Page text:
Those who live in England have the option of a “test to release” on day five to end their self-isolation period early. If the test result is inconclusive you must continue to quarantine, or you can choose to take another privately provided test to find out if you can stop self-isolation early.
Anyone who fails to quarantine for the required period faces a fine of up to £1,000 for the first time in England, and up to £10,000 for further breaches.
The test to release scheme is not available to those travelling to Scotland.
How will the change affect travel insurance?
Many holidaymakers in Portugal will now face a scramble for flights home before the move is introduced, which is expected to be in the coming days.
Helen Chambers, Travel Insurance Expert at MoneySuperMarket, advised that while the traffic light list should not impact travellers’ insurance, there is a risk that changes made to the list could result in holidays being cancelled.
Most travel companies are refusing refunds in the event a trip is cancelled due to the destination being on the amber list, although some firms, including Exodus, Kuoni and easyJet Holidays, have been praised by consumer group Which? for their flexible policies.
Ms Chambers told NationalWorld: “If your country is on the amber list but the FCDO say that it is safe to travel then you are covered from an insurance perspective.
"However, it’s worth keeping in mind that if the country you are travelling to goes from the green list to an amber or red list and you decide not to travel, your insurer will not cover the cancellation of your holiday.
"Some package tour operators have advised that they will be continuing to operate holidays to countries that are classed as ‘amber’. This is on the provision that the FCDO does not advise against ‘all but essential’ travel to these areas.
"We recommend that consumers book using tour operators to give them more confidence. This is also essential if you want to be covered by ATOL or ABTA schemes. In doing so, this will give consumers more financial protection and flexibility, should anything change as a result of the pandemic.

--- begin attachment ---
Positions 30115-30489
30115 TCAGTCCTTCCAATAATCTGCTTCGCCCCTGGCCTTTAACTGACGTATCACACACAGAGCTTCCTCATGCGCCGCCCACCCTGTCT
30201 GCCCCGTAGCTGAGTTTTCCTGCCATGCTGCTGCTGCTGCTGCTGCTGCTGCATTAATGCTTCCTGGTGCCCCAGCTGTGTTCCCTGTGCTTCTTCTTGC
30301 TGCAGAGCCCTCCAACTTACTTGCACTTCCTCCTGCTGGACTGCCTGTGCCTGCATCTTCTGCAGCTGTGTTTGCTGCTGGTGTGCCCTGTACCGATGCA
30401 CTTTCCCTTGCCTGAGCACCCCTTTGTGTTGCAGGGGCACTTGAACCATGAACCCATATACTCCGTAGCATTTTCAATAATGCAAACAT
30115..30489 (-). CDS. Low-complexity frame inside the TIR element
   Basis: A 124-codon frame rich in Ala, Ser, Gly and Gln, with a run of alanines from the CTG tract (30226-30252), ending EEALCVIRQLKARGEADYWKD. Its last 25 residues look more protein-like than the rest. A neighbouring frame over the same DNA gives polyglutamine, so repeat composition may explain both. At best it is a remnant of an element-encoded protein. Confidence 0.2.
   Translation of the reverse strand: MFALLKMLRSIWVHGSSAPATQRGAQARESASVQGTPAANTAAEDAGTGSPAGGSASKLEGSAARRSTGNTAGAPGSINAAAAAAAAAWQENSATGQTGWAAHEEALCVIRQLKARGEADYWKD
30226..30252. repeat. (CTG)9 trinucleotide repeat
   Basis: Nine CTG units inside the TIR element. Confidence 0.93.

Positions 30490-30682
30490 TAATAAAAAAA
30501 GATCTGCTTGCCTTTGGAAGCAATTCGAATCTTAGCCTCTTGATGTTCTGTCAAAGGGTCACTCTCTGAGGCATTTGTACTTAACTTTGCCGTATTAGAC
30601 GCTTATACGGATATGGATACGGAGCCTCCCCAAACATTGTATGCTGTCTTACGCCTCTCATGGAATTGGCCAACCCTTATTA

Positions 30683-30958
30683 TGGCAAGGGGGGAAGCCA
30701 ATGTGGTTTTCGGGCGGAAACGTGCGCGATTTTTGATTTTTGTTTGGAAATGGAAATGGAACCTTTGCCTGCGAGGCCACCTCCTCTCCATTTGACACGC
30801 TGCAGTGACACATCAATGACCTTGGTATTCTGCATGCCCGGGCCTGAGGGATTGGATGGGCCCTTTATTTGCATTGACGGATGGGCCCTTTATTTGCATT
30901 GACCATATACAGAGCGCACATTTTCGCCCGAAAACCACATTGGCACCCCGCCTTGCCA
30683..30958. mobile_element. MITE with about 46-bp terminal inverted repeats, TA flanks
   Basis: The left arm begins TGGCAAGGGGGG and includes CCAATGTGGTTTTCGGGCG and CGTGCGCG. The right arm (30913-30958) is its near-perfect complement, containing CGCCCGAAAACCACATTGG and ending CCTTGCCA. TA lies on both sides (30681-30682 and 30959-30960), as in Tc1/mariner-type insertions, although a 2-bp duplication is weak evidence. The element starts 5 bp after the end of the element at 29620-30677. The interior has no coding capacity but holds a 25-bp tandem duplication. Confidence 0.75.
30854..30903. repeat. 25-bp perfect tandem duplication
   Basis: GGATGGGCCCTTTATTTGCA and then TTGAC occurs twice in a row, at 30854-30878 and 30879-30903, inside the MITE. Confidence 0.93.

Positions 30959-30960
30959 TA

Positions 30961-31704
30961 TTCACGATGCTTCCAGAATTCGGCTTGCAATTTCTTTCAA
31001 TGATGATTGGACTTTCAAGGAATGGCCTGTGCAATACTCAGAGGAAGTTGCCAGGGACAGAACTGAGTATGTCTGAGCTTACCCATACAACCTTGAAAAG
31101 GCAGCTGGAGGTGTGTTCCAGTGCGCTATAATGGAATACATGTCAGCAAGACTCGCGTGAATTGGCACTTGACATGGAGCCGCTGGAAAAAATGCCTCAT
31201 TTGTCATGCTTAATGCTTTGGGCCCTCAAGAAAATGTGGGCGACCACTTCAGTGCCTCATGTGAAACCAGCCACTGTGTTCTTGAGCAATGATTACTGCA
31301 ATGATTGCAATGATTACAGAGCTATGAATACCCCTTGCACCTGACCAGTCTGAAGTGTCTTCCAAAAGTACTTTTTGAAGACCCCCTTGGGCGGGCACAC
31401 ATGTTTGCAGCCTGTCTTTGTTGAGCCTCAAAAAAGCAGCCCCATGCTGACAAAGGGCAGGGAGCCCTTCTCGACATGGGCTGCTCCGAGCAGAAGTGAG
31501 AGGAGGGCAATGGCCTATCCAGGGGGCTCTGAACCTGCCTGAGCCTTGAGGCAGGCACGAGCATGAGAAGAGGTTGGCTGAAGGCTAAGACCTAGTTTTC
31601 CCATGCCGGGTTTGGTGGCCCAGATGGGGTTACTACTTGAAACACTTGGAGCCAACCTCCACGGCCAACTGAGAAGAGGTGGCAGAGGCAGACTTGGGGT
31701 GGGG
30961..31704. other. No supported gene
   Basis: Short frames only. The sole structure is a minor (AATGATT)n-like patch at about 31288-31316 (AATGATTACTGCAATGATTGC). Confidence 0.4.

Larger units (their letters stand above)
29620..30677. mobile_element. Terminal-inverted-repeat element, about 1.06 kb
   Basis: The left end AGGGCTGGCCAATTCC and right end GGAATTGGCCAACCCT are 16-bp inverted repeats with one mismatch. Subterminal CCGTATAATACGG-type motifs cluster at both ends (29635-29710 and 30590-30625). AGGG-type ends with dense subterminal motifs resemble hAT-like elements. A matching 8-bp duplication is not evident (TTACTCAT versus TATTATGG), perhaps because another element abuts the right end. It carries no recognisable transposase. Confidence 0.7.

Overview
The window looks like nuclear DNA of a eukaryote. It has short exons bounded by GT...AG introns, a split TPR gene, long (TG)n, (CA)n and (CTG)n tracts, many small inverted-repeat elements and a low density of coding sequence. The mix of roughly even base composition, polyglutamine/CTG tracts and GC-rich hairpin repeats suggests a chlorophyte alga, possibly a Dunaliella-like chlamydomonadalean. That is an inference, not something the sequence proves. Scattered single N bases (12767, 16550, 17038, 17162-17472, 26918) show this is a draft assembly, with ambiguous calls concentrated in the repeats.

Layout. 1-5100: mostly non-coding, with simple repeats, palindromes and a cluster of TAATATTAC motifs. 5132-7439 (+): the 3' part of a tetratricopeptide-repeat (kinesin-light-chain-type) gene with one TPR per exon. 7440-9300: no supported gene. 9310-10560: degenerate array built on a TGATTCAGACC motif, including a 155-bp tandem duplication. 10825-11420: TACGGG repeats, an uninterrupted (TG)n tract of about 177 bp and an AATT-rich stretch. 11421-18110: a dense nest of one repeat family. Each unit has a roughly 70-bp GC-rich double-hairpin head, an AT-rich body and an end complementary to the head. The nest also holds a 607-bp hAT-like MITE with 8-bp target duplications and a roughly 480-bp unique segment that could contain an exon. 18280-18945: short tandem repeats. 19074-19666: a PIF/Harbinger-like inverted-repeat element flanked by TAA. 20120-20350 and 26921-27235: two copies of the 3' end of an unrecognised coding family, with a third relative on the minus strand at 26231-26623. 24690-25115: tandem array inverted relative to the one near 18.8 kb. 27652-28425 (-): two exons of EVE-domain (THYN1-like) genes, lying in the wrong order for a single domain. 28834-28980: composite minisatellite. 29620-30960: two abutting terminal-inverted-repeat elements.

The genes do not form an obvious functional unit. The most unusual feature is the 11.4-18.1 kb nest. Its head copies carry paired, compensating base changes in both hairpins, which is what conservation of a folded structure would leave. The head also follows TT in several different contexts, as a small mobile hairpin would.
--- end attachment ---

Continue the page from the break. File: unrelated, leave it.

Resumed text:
"It is necessary to follow the FCDO’s travel guidance as you’ll find that most policies will not cover you if you ignore their advice, travel and then try to submit a claim later on – it will invalidate your claim.’
If you do choose to travel to an amber destination for your holiday, you will be going against government advice and additional Covid checks will be required, including self-isolating for 10 days and taking a PCR test on day two and day eight of your return.
Hannah Isitt, Travel insurance expert at GoCompare, told NationalWorld: “There is no travel insurance product that covers against the traffic light system, only a change in the FCDO advice.
"The traffic light system does not impact the insured travel policy – the coverage is dependent on the FCDO advice. One example at the moment is Israel – which is on the green list - but no cover as FCDO advise against all travel, whereas Rhodes, which is amber, is covered as FCDO isn’t advising against travel.
“If the policy holder is on their trip when there is a change in traffic light, from green to amber, and if the insured person stays on the trip they will continue to get the same cover as when they travelled.
"Insurers will not cover the costs for testing, unless it’s part of a medical claims, or quarantine costs.”